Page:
National and regional story (Italy) - The Alpine Convention

SOER 2010 National and regional story (Deprecated)
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03 Jan 2011
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Published: 26 Nov 2010 Modified: 11 May 2020 Feed synced: 03 Jan 2011 original
Key message

The Alpine Convention

The Alpine Convention
The Convention on the protection of the Alps (Alpine Convention) is a framework protocol-based multilateral agreement that sets out the basic principles of a coordinated regional policy and includes general measures for the sustainable development of the Alpine region, a bio-geographic continuum where natural, economic and cultural factors determine borders which do not always coincide with national borders, and therefore need a solid international coordination of policy measures.
The eight Alpine countries and the European Union are Parties to the Convention, which was opened to their signature in 1991, and entered into force in March 1995.
The coexistence in the Convention of ecological, socioeconomic, and cultural-historic elements implies that the goal of the Alpine Convention extends far beyond environmental protection. Its comprehensive sustainable development orientation is proved by its integrated approach and the large spectrum of technical areas for further elaboration and action: population and culture, spatial planning, air pollution, soil conservation, water management, nature and landscape conservation, mountain farming, mountain forestry, tourism and recreation, transport, energy, and waste management. The transnational cooperation spirit is also at the base of the activities of several working groups and platforms established by the Alpine Conference on a number of priority issues such as: System of information and observation, natural hazards, transport, UNESCO World Heritage, demography and employment, ecological network, water management, wild animals and compliance.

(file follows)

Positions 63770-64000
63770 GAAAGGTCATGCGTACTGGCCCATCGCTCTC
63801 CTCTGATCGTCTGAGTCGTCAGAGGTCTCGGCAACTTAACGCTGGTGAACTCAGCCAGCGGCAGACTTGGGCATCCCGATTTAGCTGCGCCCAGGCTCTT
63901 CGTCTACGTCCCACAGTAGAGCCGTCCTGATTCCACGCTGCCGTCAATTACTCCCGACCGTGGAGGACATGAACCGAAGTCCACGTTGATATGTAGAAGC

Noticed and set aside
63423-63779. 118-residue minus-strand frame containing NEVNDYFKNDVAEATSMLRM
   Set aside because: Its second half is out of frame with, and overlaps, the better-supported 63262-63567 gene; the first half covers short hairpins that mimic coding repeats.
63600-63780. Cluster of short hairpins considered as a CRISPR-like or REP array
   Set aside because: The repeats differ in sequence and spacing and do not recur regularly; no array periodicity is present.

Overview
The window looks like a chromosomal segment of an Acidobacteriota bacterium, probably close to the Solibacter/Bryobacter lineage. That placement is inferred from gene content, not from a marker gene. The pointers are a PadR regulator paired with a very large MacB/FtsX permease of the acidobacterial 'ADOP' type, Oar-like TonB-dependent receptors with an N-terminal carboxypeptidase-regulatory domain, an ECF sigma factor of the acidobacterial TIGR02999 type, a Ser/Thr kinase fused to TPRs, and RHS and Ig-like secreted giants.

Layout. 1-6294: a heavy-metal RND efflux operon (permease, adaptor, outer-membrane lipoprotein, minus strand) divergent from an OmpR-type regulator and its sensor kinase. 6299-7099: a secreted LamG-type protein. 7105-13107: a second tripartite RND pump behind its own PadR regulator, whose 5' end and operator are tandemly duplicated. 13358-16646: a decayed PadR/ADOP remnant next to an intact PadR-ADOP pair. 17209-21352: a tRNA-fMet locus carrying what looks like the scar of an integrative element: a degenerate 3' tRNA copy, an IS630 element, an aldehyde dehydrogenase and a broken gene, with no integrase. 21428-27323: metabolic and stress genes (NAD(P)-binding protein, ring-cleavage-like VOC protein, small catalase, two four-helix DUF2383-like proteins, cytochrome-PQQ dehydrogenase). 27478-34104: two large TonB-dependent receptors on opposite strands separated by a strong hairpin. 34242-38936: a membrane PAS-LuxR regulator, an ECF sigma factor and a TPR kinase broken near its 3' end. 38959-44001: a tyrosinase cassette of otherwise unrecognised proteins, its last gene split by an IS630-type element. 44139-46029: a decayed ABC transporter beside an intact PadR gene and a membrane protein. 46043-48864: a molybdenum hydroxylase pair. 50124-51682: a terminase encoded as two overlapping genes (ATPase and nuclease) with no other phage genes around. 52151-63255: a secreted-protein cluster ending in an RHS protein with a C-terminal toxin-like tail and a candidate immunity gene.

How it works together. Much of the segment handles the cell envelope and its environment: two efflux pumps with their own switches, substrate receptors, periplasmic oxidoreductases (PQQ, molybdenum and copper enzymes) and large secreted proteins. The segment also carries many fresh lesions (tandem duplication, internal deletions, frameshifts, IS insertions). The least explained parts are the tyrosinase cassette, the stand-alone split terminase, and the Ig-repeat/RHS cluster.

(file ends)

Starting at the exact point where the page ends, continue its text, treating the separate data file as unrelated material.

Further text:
The convention aims at fostering transnational cooperation between the Alpine countries, the regions and the local authorities - and with the involvement of the scientific community, the private sector and the civil society. The Alpine countries promote joint initiatives and projects aimed at implementing the principles laid down in the convention on their own territories, which have in many cases received a financial support from EU programmes (e.g. the European Territorial Cooperation ’Alpine Space Programme’
With its comprehensive approach, the Alpine Convention was an example for other mountain regions and similar cooperation initiatives, such as the Carpathian Convention ( Finally, the Alpine Convention may serve as a model of collaboration between states and non-governmental actors specific to the Alpine territory which have the status of official observers.
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